Canadian province and First Nations reach Montney shale play deal
Jan 18 (Reuters) - The Canadian province of British Columbia (B.C.) announced a land, water and resource management agreement with the Blueberry River First Nations Indigenous group on Wednesday that will restart development in the vast Montney shale play, but also limit new oil and gas activity.
New well licenses in B.C.'s Montney have been frozen since June 2021, when a landmark B.C. Supreme Court decision ruled in favour of a Blueberry River claim that decades of industrial development had damaged their traditional territory.
Since then the province and First Nations, in the region have been negotiating a different resource development approach in the 38,000-kilometre (23,612 miles) swathe of land that lies in the heart of Canada's top gas-producing play.
"This agreement provides a clear pathway to get the hard work started on healing and restoring the land, and start on the joint planning with strong criteria to protect ecosystems, wildlife habitat and old forests," Chief Judy Desjarlais of the Blueberry River First Nations told a news conference.
The deal includes a new planning regime for future oil and gas development, an annual 750-hectare (1853-acre) cap on new land that oil and gas activity can disturb and protection from resource development for more than 650,000 hectares of land that is highly valued by Blueberry River.
There is no limit on oil and gas production or activity on land that has already been disturbed.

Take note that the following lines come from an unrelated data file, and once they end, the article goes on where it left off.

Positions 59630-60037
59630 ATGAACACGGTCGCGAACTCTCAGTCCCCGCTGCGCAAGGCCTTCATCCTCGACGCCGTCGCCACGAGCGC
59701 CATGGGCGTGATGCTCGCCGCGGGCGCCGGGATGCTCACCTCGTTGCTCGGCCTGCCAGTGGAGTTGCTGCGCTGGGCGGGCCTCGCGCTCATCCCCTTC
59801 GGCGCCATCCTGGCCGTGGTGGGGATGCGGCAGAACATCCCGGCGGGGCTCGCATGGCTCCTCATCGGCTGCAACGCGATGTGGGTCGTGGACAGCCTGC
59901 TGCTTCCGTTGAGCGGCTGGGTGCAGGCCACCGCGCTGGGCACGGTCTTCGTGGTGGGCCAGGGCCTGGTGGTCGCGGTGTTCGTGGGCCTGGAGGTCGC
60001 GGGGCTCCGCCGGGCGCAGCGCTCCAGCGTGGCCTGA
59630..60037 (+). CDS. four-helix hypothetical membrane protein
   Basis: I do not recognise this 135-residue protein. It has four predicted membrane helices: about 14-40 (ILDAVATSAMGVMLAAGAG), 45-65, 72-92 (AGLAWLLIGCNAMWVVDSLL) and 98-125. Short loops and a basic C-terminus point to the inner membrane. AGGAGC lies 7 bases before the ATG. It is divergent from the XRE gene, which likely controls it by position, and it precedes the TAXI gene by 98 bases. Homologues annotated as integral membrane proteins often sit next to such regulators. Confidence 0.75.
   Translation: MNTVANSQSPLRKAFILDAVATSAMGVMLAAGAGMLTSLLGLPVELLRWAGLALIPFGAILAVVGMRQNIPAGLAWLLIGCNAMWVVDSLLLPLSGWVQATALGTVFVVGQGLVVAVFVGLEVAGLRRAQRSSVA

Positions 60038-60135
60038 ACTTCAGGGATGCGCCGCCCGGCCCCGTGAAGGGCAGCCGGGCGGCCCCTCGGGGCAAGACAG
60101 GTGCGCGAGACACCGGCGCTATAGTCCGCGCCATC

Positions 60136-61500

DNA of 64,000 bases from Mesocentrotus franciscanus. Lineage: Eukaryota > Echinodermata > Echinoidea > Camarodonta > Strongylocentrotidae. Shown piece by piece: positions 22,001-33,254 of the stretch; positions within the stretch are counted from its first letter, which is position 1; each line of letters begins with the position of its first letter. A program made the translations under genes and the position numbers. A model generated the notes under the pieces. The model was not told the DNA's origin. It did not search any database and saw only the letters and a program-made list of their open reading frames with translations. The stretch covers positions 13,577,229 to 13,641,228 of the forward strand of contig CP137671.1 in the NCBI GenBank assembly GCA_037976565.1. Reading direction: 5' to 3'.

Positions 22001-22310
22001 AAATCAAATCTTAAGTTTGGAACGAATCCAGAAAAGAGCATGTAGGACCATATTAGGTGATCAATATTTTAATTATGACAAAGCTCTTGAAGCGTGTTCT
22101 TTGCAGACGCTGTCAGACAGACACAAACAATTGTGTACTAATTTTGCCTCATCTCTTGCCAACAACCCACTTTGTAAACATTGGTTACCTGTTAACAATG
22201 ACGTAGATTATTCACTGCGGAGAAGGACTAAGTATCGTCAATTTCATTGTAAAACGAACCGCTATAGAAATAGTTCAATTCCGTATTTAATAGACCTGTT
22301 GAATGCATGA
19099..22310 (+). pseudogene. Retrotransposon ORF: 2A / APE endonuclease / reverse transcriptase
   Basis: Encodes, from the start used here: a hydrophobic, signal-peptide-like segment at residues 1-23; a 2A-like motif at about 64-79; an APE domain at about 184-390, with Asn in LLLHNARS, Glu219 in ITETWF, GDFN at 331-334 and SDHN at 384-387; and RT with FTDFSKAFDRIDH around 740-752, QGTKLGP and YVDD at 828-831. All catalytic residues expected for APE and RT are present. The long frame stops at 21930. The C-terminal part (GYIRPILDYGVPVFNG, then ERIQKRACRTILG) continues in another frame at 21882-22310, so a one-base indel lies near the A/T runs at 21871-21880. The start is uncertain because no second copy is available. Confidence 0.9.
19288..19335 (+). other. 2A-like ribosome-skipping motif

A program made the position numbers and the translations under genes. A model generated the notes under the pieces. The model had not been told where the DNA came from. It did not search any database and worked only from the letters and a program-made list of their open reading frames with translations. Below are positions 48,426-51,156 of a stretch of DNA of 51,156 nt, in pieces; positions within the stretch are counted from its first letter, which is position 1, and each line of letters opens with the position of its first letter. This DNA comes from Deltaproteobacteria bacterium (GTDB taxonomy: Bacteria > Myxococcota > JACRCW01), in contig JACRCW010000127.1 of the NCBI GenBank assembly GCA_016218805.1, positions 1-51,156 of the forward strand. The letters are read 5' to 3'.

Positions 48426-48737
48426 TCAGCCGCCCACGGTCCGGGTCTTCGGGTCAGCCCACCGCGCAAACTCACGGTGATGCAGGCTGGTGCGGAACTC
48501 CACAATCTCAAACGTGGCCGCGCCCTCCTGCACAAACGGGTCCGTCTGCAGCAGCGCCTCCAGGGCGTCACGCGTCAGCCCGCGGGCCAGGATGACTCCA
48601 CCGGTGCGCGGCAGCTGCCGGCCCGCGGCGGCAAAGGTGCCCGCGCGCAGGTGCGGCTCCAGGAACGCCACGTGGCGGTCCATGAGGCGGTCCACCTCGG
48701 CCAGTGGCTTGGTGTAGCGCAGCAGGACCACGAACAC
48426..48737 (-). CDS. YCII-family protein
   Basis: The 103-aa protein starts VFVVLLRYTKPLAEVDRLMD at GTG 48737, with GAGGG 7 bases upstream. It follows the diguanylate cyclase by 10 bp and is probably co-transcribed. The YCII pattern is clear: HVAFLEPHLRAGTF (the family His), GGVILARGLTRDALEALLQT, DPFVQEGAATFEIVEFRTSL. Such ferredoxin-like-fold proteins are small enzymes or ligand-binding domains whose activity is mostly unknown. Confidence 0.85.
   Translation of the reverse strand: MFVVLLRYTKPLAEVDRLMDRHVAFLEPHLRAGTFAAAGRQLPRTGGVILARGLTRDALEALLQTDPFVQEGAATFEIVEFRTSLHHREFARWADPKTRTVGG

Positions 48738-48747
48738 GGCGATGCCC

B.C. Premier David Eby said the oil and gas industry will need to innovate to find ways to work with less land.
"It's not a cap on production, it's a cap on land disturbance," he added.
Around 25 companies including Canadian Natural Resources Ltd and Tourmaline Oil operate in the Montney, and the uncertainty around the negotiations has been weighing on drilling activity.
Tourmaline CEO Michael Rose joined a number of other industry leaders in a statement welcoming the deal.
Petronas Energy Canada CEO Izwan Ismail told the news conference the agreement would help secure gas supply to Canada's first liquefied natural gas (LNG) terminal being built on B.C.'s Pacific coast.
"It is our expectation that the necessary work can now proceed to ensure that the gas Petronas Canada delivers to the LNG Canada project is responsibly produced right here in B.C., benefiting the entire province and country," said Ismail, whose company holds a stake in the LNG export terminal.
The oil and gas industry still wants more clarity on how the 750 hectares of land available for new activity will be allocated, but generally the deal is cause for cautious optimism, said Tristan Goodman, president of the Explorers and Producers Association of Canada.
"Anytime you change the rules there's always some concern but I think it's possible to adapt," Goodman said, adding he expects the B.C. energy regulator will now be able to approve the 150 to 200 new oil and gas permits that companies are waiting on this year.
Blueberry River will receive an C$87.5 million ($64.84 million) financial package over three years, with an opportunity for increased benefits from oil and gas revenue-sharing and provincial royalty revenues in the next two fiscal years.
The province also agreed to reduce timber harvesting, put C$200 million into a land restoration fund by 2025 and work with First Nations to protect wildlife. ($1 = 1.3491 Canadian dollars) (Reporting by Nia Williams Editing by Chris Reese and Josie Kao)